DBJ Discounts Supply Chain Grant

DBJ offices located along Oxford Road in Kingston. (Photos: Karl Mclarty)

The Development Bank of Jamaica (DBJ), in giving more support to entrepreneurs and small businesses, said it is currently in the process of reinstating a supply chain grant which it plans to offer very early in the coming year.

According to Christopher Brown, program manager of the bank’s Boosting Innovation, Growth & Entrepreneurship Ecosystems (BIGEE) project, the grant – an extension of the Jamaica Business Fund (JBF) – will help growers boost sales while increasing local productivity, by stimulating exports and helping them access new markets.

The intention, he said, is for all stakeholders, including primary, secondary and tertiary producers, to forge closer ties by working together to create a more efficient supply chain at the local level, by particularly following the continued fallout and unavailability of raw materials and commodities since the novel coronavirus pandemic.

“This is a grant that supports all actors in the supply chain and through which the entire supply chain can access up to $45 million, or roughly $300,000 in funds. This grant is expected to be ready by February 2023,” Brown said during a Jamaica Observer Business Forum recently held at the bank’s Oxford Road offices in Kingston.

In previous rounds of the JBF, grants as low as $20,000 and as high as $350,000 could be awarded per supply chain application.

The JBF was first introduced to the market around 2016 as part of the Foundations for Competitiveness and Growth (FCG) project which was created to promote economic development through inclusive growth in high-intensity supply chains. potential.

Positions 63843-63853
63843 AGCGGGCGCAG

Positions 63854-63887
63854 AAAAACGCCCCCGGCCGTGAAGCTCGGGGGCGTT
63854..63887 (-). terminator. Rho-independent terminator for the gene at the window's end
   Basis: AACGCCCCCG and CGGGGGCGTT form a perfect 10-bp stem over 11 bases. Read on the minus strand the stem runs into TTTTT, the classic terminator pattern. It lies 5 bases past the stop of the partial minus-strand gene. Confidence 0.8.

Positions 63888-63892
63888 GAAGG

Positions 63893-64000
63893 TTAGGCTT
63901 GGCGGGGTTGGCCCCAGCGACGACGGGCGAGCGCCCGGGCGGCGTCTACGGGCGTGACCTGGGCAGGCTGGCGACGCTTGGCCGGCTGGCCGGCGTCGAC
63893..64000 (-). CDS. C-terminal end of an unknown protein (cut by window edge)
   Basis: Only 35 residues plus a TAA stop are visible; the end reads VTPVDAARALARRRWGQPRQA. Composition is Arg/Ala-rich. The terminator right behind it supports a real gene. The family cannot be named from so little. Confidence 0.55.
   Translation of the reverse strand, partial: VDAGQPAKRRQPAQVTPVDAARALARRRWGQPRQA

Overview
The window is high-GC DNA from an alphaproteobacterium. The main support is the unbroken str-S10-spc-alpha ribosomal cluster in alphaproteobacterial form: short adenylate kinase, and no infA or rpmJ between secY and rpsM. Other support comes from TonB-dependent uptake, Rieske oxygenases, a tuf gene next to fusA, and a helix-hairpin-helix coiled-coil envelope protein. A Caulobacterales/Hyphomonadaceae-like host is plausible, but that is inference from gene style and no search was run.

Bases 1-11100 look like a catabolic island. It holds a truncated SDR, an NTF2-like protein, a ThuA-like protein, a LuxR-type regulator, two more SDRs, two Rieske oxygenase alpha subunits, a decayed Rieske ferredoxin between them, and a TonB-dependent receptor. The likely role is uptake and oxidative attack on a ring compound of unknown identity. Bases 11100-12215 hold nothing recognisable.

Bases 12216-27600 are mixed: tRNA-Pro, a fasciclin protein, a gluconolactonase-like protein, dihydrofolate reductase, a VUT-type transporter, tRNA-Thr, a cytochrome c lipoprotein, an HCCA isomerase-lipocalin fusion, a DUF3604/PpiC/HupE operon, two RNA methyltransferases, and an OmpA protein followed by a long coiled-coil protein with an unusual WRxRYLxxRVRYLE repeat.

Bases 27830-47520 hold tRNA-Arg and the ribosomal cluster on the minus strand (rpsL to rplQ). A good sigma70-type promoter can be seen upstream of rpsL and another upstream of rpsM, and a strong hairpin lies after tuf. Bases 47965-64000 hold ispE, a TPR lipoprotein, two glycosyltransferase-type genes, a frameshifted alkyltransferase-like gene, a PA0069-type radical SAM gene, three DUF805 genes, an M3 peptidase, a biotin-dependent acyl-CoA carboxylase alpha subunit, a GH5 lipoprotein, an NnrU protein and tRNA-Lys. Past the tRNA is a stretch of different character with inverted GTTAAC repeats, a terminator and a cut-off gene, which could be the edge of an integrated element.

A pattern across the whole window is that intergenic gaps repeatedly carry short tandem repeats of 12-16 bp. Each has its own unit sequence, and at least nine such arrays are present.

The objective of the fund was to improve the productivity of small and medium-sized enterprises (SMEs) in the supply chain by transferring cost savings and increased production to medium and larger buyers/flagship companies while downgrading customers and improving the competitiveness of export and import-competing products.

Key to the design of the setup is the recognition that lead companies exhibit significant capacity to multiply productions and increase revenues for all players in the supply chain.

The idea is that anchor companies work with a large number of SME suppliers and, through their co-investments with these suppliers, help accelerate the process of supply chain growth. This, in turn, should increase market opportunities for SMEs while allowing anchor companies to offer differentiated products of superior quality and value, thereby giving all market players a competitive advantage.

“While we plan to continue similar interventions [of the JBF] the goal is to have at least five suppliers involved in a relationship,” Brown said, referring to Jamaica Broilers’ relationship with its chicken farmers as one of the model concepts he seeks to model.

“Having a strong supply chain is what we are also trying to bring to more industries,” he added.

The DBJ, funded by the government and international agencies, has since its inception offered support in the form of loans, grants, business support services and other forms of technical assistance to MSMEs as part of its support at different stages of their development.

Through the popular BIGEE program, under which a number of grants fall, including the Innovation Grant for New Ideas to Entrepreneurship (IGNITE) project, the entity has helped a large number of MSMEs grow and grow their businesses, offering a significant access to financing. while strengthening production capacity.

The recent launch of a patent grant fund now aims to unlock opportunities for inventors and entrepreneurs, giving them access to financial support for a new $100 million facility.

“It’s great for people who are looking for support for their inventions, especially if they’ve invented or created something new that would meet the requirements for a patent…we’re here to provide support on that.” “, said Natalie D’Oyen, technical co-ordinator of intermediary relations for the BIGEE programme.

Under the facility, a maximum of $4 million will be provided to inventors, researchers and entrepreneurs who successfully file patent applications locally and internationally for their products or inventions, with the fund covering up to 80% of the total cost. of the project.

Christopher Brown, BIGEE program director, gives the reporter an update at a forum on December 7.

Natalie D’Oyen, technical coordinator of intermediary relations, BIGEE program

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